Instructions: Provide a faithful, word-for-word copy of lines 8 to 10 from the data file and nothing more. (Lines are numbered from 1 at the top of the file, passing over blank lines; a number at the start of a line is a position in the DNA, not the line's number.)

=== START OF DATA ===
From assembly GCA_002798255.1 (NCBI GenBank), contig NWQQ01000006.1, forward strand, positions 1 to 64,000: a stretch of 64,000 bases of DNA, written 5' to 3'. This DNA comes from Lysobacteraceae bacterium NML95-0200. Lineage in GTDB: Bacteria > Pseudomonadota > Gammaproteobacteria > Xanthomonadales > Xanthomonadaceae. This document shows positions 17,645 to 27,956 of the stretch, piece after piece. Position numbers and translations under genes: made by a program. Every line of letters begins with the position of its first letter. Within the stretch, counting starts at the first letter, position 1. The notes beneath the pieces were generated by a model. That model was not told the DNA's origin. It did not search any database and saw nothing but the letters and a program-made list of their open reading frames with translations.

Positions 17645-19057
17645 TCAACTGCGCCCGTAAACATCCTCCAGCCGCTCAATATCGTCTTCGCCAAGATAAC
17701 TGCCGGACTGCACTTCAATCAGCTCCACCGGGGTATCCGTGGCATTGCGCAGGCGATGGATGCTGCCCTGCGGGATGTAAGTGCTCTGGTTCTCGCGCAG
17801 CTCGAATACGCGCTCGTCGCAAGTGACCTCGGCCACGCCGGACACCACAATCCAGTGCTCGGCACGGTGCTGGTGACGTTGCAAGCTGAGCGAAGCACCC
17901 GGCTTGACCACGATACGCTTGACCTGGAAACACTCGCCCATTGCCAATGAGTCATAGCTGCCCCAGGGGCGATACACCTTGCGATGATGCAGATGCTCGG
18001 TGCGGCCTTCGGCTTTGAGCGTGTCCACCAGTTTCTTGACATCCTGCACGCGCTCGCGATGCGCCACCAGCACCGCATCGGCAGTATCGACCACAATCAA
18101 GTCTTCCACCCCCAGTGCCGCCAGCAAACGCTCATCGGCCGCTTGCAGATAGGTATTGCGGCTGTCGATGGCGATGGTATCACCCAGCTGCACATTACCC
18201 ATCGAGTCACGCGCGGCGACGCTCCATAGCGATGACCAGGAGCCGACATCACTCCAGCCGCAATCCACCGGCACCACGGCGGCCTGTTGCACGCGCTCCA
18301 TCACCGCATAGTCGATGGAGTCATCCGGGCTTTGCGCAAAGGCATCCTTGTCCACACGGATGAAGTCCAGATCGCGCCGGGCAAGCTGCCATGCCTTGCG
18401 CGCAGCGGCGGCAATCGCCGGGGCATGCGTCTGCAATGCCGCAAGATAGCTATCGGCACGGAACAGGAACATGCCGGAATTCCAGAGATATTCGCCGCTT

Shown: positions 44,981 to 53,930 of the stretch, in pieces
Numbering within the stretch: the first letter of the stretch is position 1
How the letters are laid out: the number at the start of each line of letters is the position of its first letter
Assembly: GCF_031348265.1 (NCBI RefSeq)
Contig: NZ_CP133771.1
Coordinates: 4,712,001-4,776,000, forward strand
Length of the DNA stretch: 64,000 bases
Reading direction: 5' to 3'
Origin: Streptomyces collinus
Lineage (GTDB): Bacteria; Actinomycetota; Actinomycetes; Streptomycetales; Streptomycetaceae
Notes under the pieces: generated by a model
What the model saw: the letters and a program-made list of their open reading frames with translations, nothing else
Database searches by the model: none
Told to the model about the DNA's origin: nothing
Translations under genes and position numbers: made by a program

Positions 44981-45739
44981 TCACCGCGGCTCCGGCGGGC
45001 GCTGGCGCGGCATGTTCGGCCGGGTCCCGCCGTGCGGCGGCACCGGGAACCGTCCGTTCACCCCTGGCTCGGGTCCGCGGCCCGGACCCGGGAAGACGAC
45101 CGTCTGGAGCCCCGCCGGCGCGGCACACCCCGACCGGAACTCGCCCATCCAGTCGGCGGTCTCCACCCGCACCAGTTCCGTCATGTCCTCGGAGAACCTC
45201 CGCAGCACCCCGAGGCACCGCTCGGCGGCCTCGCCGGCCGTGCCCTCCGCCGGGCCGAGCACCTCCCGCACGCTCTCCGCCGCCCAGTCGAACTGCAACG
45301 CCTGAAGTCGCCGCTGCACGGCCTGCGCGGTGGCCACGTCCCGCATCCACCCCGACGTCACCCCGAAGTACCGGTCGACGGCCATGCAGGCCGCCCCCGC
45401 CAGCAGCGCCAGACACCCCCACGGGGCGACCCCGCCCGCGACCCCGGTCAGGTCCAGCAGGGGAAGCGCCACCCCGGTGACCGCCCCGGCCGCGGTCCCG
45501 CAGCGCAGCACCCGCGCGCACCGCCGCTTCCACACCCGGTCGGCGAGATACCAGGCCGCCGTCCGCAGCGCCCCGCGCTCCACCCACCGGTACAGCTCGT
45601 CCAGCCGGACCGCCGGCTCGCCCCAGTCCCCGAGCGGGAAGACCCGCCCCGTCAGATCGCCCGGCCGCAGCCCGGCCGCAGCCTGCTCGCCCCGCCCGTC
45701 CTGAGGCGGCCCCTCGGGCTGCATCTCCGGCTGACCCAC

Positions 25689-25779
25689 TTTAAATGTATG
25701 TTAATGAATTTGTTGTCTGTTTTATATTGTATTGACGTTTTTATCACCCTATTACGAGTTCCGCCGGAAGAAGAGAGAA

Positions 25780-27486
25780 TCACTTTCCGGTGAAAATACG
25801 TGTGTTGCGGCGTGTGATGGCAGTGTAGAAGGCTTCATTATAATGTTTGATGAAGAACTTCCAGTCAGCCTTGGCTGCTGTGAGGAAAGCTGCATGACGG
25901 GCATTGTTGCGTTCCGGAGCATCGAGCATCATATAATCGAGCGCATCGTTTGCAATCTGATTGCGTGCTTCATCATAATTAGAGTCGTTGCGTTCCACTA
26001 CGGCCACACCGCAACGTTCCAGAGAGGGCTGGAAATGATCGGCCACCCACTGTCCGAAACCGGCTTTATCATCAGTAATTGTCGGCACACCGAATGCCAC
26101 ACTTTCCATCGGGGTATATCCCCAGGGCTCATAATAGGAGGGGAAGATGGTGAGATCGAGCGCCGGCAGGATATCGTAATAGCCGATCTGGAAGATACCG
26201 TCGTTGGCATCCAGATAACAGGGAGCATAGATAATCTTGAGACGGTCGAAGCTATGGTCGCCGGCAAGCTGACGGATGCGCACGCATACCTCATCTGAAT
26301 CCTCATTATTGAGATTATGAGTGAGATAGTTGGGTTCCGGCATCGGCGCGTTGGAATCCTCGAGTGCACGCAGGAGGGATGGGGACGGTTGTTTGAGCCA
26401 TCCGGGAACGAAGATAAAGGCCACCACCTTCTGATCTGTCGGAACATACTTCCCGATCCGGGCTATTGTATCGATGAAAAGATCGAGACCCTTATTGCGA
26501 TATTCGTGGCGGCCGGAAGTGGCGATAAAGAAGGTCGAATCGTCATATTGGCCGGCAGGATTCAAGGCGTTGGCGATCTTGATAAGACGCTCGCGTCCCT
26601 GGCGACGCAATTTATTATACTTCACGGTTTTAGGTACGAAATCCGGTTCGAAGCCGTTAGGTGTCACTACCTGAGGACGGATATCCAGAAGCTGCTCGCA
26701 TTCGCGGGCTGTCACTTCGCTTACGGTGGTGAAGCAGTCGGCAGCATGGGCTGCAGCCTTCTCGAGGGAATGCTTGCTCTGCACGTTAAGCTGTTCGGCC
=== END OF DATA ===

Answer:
18101 GTCTTCCACCCCCAGTGCCGCCAGCAAACGCTCATCGGCCGCTTGCAGATAGGTATTGCGGCTGTCGATGGCGATGGTATCACCCAGCTGCACATTACCC
18201 ATCGAGTCACGCGCGGCGACGCTCCATAGCGATGACCAGGAGCCGACATCACTCCAGCCGCAATCCACCGGCACCACGGCGGCCTGTTGCACGCGCTCCA
18301 TCACCGCATAGTCGATGGAGTCATCCGGGCTTTGCGCAAAGGCATCCTTGTCCACACGGATGAAGTCCAGATCGCGCCGGGCAAGCTGCCATGCCTTGCG